In recent years one hears more and more frequently the expression the True Presence of Christ in the Holy Eucharist. The use of the term raises questions, no doubt unintentionally, about the nature of Christ’s presence in the Blessed Sacrament.
As the doctrinal texts below show, the Church is very careful in her use of language with respect to the mystery of the Most Holy Eucharist. Words can say something true, but still be an inadequate expression of the whole truth. That is the case here. True Presence says something accurate, but it is an inadequate term because it doesn’t distinguish the manner in which Christ is present. Christ has a true presence in the Holy Eucharist, but also in His mystical Body, in His Scriptures, in his minister the priest, in the can in the state of grace. However, only in the Blessed Sacrament does His presence pertain to the ontological or metaphysical order, the order of real being.
This is why the Church uses the term Real Presence to uniquely distinguish His Presence in the Blessed Sacrament from His presence in other contexts. Catholics should therefore use the expression canonized by ecclesiastical usage and which alone adequately expresses the truth about the unique manner of Christ’s Presence in the Blessed Sacrament.
Finally, the Church does speak of Christ’s true body and true blood (e.g. Council of Trent, Decree on the Most Holy Eucharist). In such cases, however, the use of the term body as the reality modified by true makes it clearly a metaphysical reference. True Presence lacks such clarity.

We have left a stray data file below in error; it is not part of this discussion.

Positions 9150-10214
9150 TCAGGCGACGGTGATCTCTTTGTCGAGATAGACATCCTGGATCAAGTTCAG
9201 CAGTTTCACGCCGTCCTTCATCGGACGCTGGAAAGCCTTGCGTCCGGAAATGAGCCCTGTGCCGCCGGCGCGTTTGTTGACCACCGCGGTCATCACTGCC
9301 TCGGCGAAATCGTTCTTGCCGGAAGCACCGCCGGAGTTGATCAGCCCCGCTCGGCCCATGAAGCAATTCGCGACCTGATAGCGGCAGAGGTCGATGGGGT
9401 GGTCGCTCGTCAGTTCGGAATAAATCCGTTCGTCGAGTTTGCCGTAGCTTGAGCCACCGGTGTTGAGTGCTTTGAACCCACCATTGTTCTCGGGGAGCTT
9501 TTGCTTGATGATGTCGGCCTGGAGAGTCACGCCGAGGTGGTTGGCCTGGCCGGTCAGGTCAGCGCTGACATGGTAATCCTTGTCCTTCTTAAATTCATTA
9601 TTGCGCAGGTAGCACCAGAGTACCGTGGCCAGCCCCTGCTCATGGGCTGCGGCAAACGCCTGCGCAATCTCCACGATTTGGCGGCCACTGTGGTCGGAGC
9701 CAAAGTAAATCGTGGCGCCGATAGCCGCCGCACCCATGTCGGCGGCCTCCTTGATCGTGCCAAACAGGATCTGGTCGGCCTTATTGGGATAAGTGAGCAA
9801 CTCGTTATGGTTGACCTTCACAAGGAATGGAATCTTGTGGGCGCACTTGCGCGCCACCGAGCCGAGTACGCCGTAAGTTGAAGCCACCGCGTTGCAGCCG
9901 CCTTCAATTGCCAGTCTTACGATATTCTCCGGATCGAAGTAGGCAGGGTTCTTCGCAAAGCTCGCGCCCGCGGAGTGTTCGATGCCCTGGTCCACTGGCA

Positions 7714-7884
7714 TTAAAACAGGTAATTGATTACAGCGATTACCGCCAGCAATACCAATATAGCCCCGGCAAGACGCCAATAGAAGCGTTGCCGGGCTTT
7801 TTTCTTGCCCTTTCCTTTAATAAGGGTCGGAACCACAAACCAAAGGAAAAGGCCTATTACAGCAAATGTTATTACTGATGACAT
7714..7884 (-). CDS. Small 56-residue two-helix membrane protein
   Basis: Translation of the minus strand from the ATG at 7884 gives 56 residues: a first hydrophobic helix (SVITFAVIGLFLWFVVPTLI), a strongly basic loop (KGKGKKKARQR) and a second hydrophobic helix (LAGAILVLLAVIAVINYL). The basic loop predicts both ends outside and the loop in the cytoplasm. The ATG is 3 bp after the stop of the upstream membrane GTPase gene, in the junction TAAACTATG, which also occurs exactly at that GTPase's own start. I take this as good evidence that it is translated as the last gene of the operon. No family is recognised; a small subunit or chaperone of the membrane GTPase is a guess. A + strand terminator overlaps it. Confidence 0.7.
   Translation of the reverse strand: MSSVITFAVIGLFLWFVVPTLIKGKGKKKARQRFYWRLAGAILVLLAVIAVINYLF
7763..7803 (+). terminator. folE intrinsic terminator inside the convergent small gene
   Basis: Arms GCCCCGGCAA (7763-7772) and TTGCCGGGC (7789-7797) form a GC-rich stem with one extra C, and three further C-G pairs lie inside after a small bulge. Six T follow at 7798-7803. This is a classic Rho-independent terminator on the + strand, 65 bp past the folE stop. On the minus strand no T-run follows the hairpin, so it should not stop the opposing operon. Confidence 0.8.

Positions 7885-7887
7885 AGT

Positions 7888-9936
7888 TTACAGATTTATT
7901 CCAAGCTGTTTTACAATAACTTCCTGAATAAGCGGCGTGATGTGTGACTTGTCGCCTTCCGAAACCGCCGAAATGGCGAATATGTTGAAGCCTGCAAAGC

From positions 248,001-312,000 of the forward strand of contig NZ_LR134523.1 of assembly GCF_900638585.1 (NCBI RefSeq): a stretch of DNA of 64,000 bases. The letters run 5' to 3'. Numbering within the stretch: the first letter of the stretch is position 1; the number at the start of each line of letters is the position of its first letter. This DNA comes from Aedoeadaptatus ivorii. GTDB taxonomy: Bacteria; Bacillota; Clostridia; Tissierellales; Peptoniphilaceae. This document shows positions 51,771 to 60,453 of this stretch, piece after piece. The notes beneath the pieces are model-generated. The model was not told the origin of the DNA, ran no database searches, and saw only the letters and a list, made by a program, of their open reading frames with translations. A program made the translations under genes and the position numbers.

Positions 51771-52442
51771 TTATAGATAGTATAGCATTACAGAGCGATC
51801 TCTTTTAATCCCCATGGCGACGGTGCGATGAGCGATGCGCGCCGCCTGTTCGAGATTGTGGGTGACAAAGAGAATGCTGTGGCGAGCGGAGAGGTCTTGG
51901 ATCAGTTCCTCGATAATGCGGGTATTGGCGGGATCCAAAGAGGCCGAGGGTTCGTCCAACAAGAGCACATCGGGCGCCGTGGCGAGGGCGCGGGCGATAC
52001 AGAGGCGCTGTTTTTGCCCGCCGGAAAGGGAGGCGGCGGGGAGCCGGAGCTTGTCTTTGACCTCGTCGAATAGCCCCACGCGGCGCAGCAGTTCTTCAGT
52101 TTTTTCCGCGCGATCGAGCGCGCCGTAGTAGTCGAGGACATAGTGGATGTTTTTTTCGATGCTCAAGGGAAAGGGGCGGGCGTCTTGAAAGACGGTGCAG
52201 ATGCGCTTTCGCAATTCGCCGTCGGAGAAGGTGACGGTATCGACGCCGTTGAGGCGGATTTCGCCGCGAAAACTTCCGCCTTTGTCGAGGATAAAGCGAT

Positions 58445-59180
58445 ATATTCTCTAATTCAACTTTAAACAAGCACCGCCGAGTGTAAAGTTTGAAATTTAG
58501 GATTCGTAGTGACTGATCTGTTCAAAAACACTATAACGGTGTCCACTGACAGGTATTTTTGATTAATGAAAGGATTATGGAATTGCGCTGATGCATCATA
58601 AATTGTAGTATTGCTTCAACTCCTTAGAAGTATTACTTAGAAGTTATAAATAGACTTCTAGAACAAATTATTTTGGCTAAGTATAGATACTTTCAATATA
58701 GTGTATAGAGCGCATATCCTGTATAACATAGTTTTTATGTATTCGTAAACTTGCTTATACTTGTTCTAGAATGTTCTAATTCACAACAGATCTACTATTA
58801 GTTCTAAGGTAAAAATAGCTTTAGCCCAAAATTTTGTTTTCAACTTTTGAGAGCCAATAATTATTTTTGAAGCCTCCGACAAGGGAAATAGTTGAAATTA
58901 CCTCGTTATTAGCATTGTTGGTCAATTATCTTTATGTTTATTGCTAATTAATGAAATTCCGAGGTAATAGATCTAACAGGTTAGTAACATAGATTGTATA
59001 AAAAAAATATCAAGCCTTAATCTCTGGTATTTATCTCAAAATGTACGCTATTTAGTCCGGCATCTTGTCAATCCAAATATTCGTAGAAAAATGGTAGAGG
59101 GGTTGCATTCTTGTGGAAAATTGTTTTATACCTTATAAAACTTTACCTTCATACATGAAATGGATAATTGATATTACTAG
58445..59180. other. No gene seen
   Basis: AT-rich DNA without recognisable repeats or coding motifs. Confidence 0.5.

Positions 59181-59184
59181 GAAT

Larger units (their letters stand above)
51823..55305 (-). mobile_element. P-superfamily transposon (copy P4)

Pope Pius XII, Mediator Dei (1947):
For by the “transubstantiation” of bread into the body of Christ and of wine into His blood, His body and blood are both really present …
Pope Pius XII, Humani generis (1950):
Some even say that the doctrine of transubstantiation, based on an antiquated philosophic notion of substance, should be so modified that the real presence of Christ in the Holy Eucharist be reduced to a kind of symbolism, whereby the consecrated species would be merely efficacious signs of the spiritual presence of Christ and of His intimate union with the faithful members of His Mystical Body.